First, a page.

The timing, Darcy said, couldn’t have been better. He estimates that his house in Manhattan Beach is worth one-third more than he paid for it four years ago, and he refinanced into lower interest rates. Now rents are rising.
“We bought at a good time,” Darcy said. “That’s what makes the mechanics work.”
Many of the new landlords are affluent and financially savvy, Haberle said. They’re not necessarily in it for the long haul, but they see a chance to profit right now.
“These amateur landlords aren’t people who are doing this for a living,” she said. “They just kind of happened into this opportunity.”
If this trend holds, it could mean even fewer homes for sale in an already tight market.
Read full story here:
The seagull view over Moonlight Beach:
Of the top 25 metro areas in America, San Diego is the least affordable, according to this report from Zach Fox at SNL (and formerly of the North County Times):
Housing prices have enjoyed substantial, double-digit growth over the past year, leading to affordability issues in some major metro markets that could cap prospects for future growth.
From a renter’s perspective, San Diego might be even less affordable than San Francisco, which famously boasts the nation’s most expensive real estate.
Prices in San Diego shot up 19.4% year over year in January, according to the latest data available from the S&P/Case-Shiller home price indexes. With prices so high, real estate agents said first-time homebuyers need to adjust their expectations.
Young renters can only make the leap to homeownership in San Diego with help from a government down-payment assistance program or their families, said Leslie Kilpatrick, president of the Greater San Diego Association of Realtors.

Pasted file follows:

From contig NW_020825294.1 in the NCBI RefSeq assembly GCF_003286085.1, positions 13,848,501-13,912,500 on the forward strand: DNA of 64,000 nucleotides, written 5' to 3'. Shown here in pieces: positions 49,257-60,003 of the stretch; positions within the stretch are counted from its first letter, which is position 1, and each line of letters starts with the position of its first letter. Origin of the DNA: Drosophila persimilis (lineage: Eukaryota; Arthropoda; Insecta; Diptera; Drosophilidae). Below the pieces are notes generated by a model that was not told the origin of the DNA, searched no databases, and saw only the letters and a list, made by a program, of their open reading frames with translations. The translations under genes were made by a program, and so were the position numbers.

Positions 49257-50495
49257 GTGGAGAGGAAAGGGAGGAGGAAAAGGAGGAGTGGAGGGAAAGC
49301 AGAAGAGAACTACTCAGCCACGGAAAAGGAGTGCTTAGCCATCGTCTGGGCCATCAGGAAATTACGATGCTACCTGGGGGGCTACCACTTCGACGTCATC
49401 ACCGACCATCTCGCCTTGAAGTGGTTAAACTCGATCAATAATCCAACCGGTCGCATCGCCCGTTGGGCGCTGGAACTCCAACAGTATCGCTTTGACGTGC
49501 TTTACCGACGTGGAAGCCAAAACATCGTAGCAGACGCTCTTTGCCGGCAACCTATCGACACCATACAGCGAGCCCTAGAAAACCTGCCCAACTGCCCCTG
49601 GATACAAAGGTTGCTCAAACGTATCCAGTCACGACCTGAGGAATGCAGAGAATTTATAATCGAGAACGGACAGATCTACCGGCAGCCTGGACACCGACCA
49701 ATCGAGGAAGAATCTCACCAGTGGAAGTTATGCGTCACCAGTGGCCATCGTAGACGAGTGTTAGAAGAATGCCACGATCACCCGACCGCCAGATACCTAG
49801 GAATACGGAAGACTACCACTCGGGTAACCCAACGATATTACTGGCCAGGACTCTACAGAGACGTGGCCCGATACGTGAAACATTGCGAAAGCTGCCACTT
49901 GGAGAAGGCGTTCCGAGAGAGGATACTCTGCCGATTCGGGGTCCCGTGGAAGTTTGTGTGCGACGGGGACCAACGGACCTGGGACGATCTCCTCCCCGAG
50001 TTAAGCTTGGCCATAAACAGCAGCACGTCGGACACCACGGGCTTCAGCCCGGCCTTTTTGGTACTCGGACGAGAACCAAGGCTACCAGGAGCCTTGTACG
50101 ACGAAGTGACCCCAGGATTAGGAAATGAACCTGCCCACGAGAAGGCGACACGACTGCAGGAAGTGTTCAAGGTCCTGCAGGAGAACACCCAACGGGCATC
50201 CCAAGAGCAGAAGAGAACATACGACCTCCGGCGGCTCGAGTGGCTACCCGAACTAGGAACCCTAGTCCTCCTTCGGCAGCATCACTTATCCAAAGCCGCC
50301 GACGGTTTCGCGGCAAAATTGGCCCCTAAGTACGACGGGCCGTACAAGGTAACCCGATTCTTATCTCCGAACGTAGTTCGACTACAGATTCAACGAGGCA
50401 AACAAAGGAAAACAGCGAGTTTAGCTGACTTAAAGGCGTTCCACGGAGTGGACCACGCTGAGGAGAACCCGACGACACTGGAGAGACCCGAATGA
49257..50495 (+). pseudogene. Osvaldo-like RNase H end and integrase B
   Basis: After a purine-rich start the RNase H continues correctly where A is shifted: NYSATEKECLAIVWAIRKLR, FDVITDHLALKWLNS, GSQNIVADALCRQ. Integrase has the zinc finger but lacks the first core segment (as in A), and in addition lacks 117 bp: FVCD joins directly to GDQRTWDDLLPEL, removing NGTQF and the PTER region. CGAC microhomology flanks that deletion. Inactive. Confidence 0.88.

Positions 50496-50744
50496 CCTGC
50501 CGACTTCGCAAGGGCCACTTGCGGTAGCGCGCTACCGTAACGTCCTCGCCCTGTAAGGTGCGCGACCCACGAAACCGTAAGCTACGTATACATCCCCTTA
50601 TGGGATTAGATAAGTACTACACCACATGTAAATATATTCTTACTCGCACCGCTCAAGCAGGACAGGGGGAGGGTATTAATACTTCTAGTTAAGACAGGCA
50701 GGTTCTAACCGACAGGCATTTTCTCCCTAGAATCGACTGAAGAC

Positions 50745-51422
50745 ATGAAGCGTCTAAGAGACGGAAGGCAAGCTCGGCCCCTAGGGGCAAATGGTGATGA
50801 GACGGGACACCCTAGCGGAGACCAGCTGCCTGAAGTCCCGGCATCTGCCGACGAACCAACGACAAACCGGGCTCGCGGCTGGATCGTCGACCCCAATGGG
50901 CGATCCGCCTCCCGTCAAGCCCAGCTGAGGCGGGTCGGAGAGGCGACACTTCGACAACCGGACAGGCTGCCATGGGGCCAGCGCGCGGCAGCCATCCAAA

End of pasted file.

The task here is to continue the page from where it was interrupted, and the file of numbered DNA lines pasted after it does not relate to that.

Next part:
“I think we’re seeing more and more of that,” Kilpatrick told SNL. “This generation of parents is realizing the difficulties their children are facing in buying a home.”
A recent study by HSH, a provider of mortgage interest rate data, details how much income a household needs to afford the typical home in a given market. HSH calculated the minimum income needed to purchase a median-priced home in a given market. The study assumed a 28% front-end debt-to-income ratio and a 20% down payment and only covered principal and interest.
The results of this study raise an interesting question: How many renters in each market could afford to buy the typical home?
While it may not be possible to come up with a definitive answer, SNL explored the question using the HSH study, recently released U.S. Census Bureau data detailing renter incomes and corresponding Census data on housing units.
By one measure, San Diego had the lowest ratio of income-eligible renters — meaning they earned enough to buy a median-priced home — to housing units among 25 major metropolitan areas.
In San Diego, real estate agents think the market might be stabilizing, but prices are so high that first-time buyers are struggling to find entry. But that does not necessarily mean the market is in a bubble again.
Rich Toscano, a financial adviser with Pacific Capital Associates in San Diego, launched a blog in 2004 presciently predicting a housing crash based on overvaluation. He maintains a graph that compares home prices to a blended value of rent and per capita income. The index is now at the peaks seen in 1979 and 1990, but it is still well-below the most recent bubble.
“People say to me, ‘Are you worried about it?’ And I think, ‘It’s expensive, but it’s always been that way,'” Toscano told SNL. At the same time, he does not think there is much more room for prices to sustainably rise.